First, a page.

Research Article: Genotype and local environment dynamically influence growth, disturbance response and survivorship in the threatened coral, Acropora cervicornis

Date Published: March 20, 2017

Publisher: Public Library of Science

Author(s): Crawford Drury, Derek Manzello, Diego Lirman, Chaolun Allen Chen.


The relationship between the coral genotype and the environment is an important area of research in degraded coral reef ecosystems. We used a reciprocal outplanting experiment with 930 corals representing ten genotypes on each of eight reefs to investigate the influence of genotype and the environment on growth and survivorship in the threatened Caribbean staghorn coral, Acropora cervicornis. Coral genotype and site were strong drivers of coral growth and individual genotypes exhibited flexible, non-conserved reaction norms, complemented by ten-fold differences in growth between specific G-E combinations. Growth plasticity may diminish the influence of local adaptation, where foreign corals grew faster than native corals at their home sites. Novel combinations of environment and genotype also significantly affected disturbance response during and after the 2015 bleaching event, where these factors acted synergistically to drive variation in bleaching and recovery. Importantly, small differences in temperature stress elicit variable patterns of survivorship based on genotype and illustrate the importance of novel combinations of coral genetics and small differences between sites representing habitat refugia. In this context, acclimatization and flexibility is especially important given the long lifespan of corals coping with complex environmental change. The combined influence of site and genotype creates short-term differences in growth and survivorship, contributing to the standing genetic variation needed for adaptation to occur over longer timescales and the recovery of degraded reefs through natural mechanisms.

Partial Text

Coral reef ecosystems worldwide have experienced chronic degradation over the past century, with particularly drastic declines in recent decades. This deterioration is likely to continue as multiple natural and anthropogenic stressors interact on various spatial scales, impacting coral survivorship, growth, and reef structure and function [1]. Among the most impacted regions, the Western Atlantic has lost nearly 80% of coral cover since 1970 [2], driven partially by the loss of staghorn coral, Acropora cervicornis. This species plays a critical structural role as a reef-builder, creating habitat for fish and invertebrates and consolidating loose sediments and rubble [3]. A. cervicornis was formerly dominant throughout the Caribbean, but the impacts of White Band Disease and bleaching [4–6], storm damage [7] and the die-off of Diadema antillarum [8] have resulted in drastic population declines. While a few areas maintain healthy populations [9], other areas of formerly high abundance have lost > 95% of colonies [10, 11], causing an unprecedented shift in community structure [12]. In response to regional declines, A. cervicornis was listed as ‘threatened’ in 2006 under the United States Endangered Species Act [13] and is considered ‘critically endangered’ by the IUCN [14].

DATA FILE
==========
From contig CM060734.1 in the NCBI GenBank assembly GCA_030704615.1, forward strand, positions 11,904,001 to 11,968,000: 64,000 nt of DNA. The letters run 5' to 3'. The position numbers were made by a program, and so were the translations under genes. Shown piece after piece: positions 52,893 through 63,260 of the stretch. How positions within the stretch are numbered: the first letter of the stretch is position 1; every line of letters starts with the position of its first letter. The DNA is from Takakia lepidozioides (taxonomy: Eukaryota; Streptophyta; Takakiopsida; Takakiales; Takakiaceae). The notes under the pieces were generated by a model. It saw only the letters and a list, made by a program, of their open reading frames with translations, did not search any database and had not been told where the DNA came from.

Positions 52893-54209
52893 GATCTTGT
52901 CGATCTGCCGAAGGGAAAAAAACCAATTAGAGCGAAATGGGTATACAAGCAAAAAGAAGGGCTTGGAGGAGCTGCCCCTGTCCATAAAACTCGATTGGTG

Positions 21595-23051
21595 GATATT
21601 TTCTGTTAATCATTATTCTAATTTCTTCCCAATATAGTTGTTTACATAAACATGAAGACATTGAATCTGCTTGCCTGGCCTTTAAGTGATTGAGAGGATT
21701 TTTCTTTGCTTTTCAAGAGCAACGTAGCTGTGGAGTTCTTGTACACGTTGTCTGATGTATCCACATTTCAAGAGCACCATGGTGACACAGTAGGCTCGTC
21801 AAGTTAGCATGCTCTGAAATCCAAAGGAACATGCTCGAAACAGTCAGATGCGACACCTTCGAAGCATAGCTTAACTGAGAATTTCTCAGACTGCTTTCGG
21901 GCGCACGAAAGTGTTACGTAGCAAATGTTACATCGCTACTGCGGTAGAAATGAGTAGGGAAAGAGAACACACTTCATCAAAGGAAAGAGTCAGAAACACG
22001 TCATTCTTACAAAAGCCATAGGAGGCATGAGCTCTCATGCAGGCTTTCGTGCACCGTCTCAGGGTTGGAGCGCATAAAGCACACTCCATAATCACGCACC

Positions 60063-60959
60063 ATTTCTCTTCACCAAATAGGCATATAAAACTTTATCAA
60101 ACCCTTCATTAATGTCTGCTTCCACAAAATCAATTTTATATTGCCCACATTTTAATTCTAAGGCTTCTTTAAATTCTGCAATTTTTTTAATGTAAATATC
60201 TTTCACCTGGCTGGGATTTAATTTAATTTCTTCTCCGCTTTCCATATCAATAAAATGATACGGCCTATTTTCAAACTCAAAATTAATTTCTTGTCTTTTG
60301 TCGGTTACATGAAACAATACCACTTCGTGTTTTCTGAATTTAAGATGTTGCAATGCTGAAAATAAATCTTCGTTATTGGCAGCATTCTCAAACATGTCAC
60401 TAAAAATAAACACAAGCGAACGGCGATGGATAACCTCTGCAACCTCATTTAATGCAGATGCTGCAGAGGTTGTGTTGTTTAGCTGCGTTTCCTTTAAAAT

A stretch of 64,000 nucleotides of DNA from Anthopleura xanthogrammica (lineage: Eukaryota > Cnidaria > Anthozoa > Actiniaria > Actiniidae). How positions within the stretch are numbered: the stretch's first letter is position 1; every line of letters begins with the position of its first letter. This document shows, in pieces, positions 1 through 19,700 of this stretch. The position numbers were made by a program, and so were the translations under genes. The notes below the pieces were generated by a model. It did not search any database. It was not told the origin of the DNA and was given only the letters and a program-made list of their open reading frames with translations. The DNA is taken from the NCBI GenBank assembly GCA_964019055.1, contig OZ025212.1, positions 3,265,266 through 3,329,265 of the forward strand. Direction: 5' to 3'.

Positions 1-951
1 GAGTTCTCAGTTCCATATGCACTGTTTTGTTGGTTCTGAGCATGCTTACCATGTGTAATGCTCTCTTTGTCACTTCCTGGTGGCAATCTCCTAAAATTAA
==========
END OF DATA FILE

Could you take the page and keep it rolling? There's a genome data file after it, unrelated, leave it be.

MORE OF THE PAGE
Acropora cervicornis is an important reef-building coral in the Caribbean, forming habitat for many associated organisms [62] and structure needed for reef function [3, 63]. In recent years, it has become a focus for mitigation by active restoration to limit the extensive declines in this region [64]. The habitats and coral genotypes used here cover a broad environmental range of Florida reefs and expand on prior results showing differential growth among genotypes in a common garden [29, 30] and variable growth between sites [65]. We show A. cervicornis transplanted onto a variety of reefs exhibits variable growth and disturbance response dynamically dictated by multiple factors. Coral genotype was a significant factor in pooled growth, where environmental variability might be expected to overwhelm genotypic differences between individuals, meaning genotype is an important driver of colony success. Environment was also a significant determinant of growth, with reefs classified into three significant growth levels over a four-fold difference in average growth. In addition, extensive phenotypic plasticity in growth rate is evident for individuals in different environments, which may contribute to the apparent lack of local adaptation observed in this study.




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